How to pitch TV news reporters

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I work at TV4, the biggest commercial channel in Sweden.

I’m a video reporter and news anchor, trying my best every day to find great stories and convey them as clearly and promptly as humanly possible.

It’s a tough—but fun—job.

What I do

As a TV news reporter in this day and age, there’s no time for anything less than full speed ahead. I find and research almost all my news stories myself. I book all interviews. I drive the company car to all locations and carry all camera equipment. I do all the camera work myself. Back in the newsroom, I do all the editing and I write speaker notes for the news anchor.

All of this to put together one news story—and it has to be done in one day, from start to finish. One day, one story: That’s what’s being a video reporter is about.

Having a network of great news sources is absolutely essential to uncovering and conveying great stories. Reality always outshines one’s imagination, and that’s why getting real tips from real people often is better than what you can find yourself by digging in archives and by going through lots of reports.

But pitching a story well can be tricky.

I’ve put together a checklist that could help you get it right when pitching a busy TV news reporter:

1. Boil your story down to one sentence, and focus on the conflict.

Every story I’ve ever made could be summarized into one sentence describing the conflict. However you contact the reporter, lead with this. Say, “Would you be interested in a story on …” and then comes your sentence. This will help the reporter immensely to understand your pitch. We call it “The Thing” and we always ask ourselves, “What’s The Thing in this story?” Deliver it early in your phone call or your email.

2. Remember it’s “the thing,” not “your thing.”

The TV reporter probably won’t be interested if a company tells them that the thing is that they’ve expanded their business and how great that is—unless maybe it’s a listed company and they’re talking to an economy reporter specializing in their field. If the company is hiring people in a particular area where other companies won’t, then it might be interesting.

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3. Know there are two sides to every story.

No reporter with integrity will be satisfied covering only one side of a story. For every good news story out there, there’s someone who really didn’t want that story to come out. Who is this person in your case? Who would really hate to see this story making the evening news?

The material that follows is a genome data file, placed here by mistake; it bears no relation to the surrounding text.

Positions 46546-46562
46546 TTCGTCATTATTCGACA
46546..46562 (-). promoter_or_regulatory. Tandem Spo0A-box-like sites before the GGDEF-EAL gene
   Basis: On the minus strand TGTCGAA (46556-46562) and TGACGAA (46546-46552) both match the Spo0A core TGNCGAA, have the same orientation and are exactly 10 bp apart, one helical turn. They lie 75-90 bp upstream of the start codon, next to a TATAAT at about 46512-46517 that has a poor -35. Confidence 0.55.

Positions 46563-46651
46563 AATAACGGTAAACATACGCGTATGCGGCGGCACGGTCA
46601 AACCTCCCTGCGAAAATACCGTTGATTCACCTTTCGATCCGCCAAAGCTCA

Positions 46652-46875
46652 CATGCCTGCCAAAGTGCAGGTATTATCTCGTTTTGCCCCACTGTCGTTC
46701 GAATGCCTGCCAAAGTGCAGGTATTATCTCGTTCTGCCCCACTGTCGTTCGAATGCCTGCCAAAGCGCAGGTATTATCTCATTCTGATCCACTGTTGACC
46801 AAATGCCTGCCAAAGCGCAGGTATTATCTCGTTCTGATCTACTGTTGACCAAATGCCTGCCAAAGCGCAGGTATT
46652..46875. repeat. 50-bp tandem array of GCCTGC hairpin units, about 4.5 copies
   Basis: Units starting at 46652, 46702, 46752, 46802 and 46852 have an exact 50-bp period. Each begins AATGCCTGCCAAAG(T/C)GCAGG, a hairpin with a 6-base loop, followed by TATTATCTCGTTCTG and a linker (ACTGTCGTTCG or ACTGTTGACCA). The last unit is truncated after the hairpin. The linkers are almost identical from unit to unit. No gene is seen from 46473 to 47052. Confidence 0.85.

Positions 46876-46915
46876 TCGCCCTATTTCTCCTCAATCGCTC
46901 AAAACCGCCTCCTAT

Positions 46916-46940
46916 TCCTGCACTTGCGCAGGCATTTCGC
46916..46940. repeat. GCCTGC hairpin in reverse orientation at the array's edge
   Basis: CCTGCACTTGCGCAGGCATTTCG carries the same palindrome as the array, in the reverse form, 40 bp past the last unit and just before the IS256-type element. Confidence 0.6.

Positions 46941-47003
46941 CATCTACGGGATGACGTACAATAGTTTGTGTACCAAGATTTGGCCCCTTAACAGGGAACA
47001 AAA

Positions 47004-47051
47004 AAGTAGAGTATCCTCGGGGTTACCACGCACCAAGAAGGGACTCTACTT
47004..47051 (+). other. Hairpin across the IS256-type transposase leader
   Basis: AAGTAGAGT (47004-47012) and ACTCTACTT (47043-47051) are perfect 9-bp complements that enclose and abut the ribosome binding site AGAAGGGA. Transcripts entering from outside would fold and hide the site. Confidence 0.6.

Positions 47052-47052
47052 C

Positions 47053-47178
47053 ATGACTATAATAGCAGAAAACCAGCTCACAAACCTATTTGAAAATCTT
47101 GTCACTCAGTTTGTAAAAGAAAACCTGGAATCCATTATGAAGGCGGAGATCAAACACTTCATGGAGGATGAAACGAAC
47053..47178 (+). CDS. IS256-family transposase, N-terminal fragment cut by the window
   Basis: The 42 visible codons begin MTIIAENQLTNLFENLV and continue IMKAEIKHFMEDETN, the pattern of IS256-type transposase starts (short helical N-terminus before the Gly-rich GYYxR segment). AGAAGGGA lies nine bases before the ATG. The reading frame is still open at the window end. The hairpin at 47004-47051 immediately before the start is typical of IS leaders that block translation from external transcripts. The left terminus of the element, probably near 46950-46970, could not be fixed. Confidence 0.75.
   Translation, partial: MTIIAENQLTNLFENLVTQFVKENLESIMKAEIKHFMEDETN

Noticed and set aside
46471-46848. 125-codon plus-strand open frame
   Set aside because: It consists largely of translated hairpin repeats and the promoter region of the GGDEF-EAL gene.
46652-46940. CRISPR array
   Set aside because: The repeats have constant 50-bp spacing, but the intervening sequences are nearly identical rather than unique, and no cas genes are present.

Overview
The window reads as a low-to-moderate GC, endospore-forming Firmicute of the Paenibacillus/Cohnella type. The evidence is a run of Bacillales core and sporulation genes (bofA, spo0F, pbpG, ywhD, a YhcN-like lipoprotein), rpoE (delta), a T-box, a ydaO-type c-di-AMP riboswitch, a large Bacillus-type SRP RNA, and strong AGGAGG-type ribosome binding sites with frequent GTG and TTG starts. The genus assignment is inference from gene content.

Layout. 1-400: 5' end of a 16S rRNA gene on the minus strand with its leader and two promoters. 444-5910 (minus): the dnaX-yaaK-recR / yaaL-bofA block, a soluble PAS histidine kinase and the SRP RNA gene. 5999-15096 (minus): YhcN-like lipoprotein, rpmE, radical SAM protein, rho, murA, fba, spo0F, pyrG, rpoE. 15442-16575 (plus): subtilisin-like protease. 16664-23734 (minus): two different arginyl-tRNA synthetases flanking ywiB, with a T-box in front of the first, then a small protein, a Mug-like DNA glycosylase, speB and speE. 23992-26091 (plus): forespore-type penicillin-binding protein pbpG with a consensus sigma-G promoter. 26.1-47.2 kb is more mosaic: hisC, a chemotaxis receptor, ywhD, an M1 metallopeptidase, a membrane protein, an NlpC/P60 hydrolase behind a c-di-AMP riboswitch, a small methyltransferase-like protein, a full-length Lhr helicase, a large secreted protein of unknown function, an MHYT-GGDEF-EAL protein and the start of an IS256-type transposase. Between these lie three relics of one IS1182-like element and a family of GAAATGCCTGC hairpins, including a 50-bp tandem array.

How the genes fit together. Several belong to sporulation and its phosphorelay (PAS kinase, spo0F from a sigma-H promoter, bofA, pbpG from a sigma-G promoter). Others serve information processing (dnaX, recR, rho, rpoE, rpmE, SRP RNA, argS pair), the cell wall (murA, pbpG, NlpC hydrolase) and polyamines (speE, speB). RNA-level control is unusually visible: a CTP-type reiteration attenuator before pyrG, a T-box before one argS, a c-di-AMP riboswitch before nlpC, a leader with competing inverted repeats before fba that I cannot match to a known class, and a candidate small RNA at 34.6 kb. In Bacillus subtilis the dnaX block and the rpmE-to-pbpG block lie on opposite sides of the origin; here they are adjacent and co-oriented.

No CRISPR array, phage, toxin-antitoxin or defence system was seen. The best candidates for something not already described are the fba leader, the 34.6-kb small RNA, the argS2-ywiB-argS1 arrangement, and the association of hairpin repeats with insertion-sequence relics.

4. Be prepared to answer questions.

This might sound basic, but if the story seems interesting, the TV reporter will probably take over the lead in the discussion and start asking the relevant questions. If you want the story out, that’s good for you. Just make sure you’re prepared to answer the important questions instead of trying to give your prepared answers. There’s usually a big difference.

5. Find the reporter you want to cover your story.

If you want a great reporter, go directly to them. They are passionate about finding their own stories, and if you pitch the desk or send out a press release, the lead will go to a news reporter who’s not chasing a story. Make sure your story is exclusive; otherwise you’re probably just wasting their time.

6. Have evidence.

The TV news reporter can’t just be talking to you. There must evidence, such as documents or real people’s testimonials supporting your claim. If the only thing you have is your word, it doesn’t matter if the reporter believes you or not. It’s the reporter’s job to do some digging, but it’s in your best interest to at least point in the right direction.

7. Remember that television is a visual storytelling medium.

Printed news always starts with the most important at the top of the article and then they work themselves downward. This is why it’s so easy to quickly scan newspapers and still get a good a idea. TV news doesn’t work that way. We’re more into visual storytelling, so help the reporter by suggesting visuals for the story.

Lisah Silfwer is a video reporter and news anchor for TV 4 in Sweden. A version of this article originally appeared on DoktorSpinn.com. 

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